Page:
AB 1000 also added a 14-point font written disclosure of financial interest and patient choice in Section 2406.5 of the Business and Professions Code:

(a) When a physician and surgeon, podiatrist, or other referring practitioner refers a patient to receive services by a physical therapist employed by a professional corporation as defined in Section 13401 of the Corporations Code, the referring practitioner shall comply with Article 6 (commencing with Section 650) of Chapter 1, and shall provide notice of the following to the patient, orally and in writing, in at least 14-point type and signed by the patient:

(1) That the patient may seek physical therapy treatment services from a physical therapy provider of his or her choice who may not necessarily be employed by the medical or podiatry corporation.
(2) If the patient chooses to be treated by an employed physical therapist, any financial interest the referring practitioner has in the corporation.

AB 1000 clearly expands the ability of healthcare professional corporations to employ other types of licensees. It does not prohibit or restrict this from the former law. Further, it specifies more clearly who can and cannot be involved with each type of corporation listed in Section 13041.5.
Direct Access Provisions of AB 1000
The public debate over the benefits of direct access to patient care has been settled in large part by AB 1000. But what does a physical therapist have to do if a patient directly accesses him or her?
AB 1000 added Section 2620.1 to the Business and Professions Code. When someone directly initiates treatment with a physical therapist and the treatment is “within the scope of practice of physical therapists,” this section requires the physical therapist to:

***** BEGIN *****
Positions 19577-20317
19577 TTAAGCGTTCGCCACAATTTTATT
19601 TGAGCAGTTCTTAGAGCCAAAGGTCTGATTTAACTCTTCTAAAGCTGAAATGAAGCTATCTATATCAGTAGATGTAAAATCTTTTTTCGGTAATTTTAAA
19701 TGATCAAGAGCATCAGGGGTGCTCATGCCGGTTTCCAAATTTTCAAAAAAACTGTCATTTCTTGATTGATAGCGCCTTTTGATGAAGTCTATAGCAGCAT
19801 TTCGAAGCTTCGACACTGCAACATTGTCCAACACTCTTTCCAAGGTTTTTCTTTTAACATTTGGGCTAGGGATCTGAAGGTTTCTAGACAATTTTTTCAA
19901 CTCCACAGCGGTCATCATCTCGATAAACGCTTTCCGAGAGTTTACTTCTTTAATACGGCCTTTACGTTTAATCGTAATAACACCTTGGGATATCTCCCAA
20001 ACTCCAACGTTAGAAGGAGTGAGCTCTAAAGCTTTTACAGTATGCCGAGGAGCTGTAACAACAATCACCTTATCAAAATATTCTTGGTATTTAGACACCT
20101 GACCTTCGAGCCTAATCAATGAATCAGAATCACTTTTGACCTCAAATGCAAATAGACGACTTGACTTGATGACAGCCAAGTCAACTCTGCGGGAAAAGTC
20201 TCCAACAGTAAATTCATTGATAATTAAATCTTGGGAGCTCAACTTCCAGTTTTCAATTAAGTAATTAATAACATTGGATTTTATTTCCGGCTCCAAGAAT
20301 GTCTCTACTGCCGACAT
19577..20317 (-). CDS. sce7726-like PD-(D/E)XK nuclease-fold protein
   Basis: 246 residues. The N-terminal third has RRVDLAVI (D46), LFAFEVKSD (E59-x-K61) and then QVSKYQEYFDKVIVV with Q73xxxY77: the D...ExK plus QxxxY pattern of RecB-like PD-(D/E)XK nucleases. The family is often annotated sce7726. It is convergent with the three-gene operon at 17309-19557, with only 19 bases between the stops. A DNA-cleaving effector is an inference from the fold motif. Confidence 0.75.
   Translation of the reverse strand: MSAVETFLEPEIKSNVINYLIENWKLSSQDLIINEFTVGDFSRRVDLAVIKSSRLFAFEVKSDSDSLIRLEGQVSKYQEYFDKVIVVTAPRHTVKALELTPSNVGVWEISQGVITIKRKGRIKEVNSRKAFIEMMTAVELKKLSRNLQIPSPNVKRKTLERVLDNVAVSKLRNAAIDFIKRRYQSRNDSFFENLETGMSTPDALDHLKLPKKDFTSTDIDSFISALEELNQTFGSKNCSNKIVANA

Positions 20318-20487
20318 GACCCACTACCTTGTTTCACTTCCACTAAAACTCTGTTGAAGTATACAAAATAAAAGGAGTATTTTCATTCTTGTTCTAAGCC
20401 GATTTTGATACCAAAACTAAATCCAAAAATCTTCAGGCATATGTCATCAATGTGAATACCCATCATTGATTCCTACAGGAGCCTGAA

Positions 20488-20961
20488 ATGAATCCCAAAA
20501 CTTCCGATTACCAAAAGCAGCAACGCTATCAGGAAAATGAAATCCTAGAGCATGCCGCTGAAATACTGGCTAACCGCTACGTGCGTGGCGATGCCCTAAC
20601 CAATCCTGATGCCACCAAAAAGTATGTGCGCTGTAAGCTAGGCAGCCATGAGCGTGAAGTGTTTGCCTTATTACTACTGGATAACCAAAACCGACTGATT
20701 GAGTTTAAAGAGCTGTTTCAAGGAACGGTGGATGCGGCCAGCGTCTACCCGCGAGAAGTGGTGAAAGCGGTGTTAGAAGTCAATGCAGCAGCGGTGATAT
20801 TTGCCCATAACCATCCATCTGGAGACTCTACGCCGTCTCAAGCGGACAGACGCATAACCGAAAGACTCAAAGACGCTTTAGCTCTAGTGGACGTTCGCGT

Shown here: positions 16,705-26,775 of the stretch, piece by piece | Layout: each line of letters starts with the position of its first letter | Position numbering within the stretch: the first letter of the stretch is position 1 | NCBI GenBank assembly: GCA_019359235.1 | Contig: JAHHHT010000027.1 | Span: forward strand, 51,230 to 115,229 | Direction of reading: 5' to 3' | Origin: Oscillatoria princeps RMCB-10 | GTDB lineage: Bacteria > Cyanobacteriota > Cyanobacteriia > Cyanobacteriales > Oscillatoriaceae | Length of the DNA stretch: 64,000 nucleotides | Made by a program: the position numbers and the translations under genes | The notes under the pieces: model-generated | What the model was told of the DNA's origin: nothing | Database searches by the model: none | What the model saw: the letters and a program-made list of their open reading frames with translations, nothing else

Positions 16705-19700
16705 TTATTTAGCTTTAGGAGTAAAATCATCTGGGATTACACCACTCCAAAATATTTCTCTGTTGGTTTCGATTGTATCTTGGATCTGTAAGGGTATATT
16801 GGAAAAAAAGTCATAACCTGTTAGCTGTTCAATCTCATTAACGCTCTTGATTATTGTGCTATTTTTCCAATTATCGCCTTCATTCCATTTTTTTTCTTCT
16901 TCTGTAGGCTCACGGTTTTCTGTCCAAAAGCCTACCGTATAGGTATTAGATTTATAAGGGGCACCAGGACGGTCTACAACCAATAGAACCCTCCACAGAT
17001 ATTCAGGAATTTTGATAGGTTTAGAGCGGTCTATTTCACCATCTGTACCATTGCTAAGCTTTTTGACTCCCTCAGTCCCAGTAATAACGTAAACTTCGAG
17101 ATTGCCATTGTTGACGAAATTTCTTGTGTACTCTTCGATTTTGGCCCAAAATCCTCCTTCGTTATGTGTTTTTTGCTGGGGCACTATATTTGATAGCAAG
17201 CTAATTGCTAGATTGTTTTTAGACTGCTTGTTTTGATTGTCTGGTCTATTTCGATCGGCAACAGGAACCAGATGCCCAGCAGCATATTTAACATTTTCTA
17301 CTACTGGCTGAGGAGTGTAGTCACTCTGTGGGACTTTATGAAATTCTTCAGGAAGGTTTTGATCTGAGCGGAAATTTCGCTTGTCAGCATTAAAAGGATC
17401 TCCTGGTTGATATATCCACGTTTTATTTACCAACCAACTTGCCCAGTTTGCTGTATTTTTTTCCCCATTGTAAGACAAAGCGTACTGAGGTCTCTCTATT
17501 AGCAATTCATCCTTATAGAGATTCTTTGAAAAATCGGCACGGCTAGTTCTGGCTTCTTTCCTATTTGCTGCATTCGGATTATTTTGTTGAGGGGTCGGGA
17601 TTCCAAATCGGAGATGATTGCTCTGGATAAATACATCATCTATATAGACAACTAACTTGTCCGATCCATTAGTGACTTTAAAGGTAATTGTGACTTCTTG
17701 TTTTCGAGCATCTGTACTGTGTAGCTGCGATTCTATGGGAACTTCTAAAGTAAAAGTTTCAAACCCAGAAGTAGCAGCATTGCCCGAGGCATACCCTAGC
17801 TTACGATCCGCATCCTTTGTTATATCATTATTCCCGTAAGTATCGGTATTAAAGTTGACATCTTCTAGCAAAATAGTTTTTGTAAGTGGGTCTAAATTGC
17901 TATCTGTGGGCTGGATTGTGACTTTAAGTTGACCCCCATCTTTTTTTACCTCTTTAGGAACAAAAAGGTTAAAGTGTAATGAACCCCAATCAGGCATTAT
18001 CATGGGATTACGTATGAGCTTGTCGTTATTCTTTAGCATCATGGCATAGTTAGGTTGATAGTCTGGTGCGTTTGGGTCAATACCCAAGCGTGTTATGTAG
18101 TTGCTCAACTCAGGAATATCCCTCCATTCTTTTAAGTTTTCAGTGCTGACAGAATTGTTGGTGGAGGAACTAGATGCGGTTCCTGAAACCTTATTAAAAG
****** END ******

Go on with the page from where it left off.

• Refer the patient to doctor, osteopathic doctor, dentist, podiatrist, or chiropractor if the physical therapist:
      • has reason to believe that the patient has signs or symptoms of a condition that requires treatment beyond the scope of practice of a physical therapist; or
      • the patient is not progressing toward documented treatment goals as demonstrated by objective, measurable, or functional improvement;
    • Disclose any financial interest the physical therapist has in treating the patient or in the physical therapy corporation;
    • Notify the patient’s physician, with the patient’s authorization, that the physical therapist is treating the patient;
    • Stop treating the patient beyond 45 calendar days or 12 visits, whichever occurs first, unless the physical therapist obtains approval of the physical therapist’s plan of care (by dated written signature) from a physician, osteopathic physician, or podiatrist. And such approval shall involve “an in-person patient examination and evaluation of the patient’s condition” and/or testing. This section does not apply to physical therapists providing wellness physical therapy services or if the patient has a diagnosis from a licensed diagnostician.
    • Provide a specified notice to the patient orally and in writing in at least 14 point font and signed by the patient.

In addition to these requirements of the new Section 2620.1, AB 1000 added a new provision to the Physical Therapy Act that makes violating section 2620.1 and its requirements grounds for license discipline.
Like almost all new pieces of legislation, there is much more to AB 1000 than meets the eye. Physical therapists are encouraged to seek legal counsel with any questions about how AB 1000 impacts their practice, their employment, or the immediate initiation of treatment.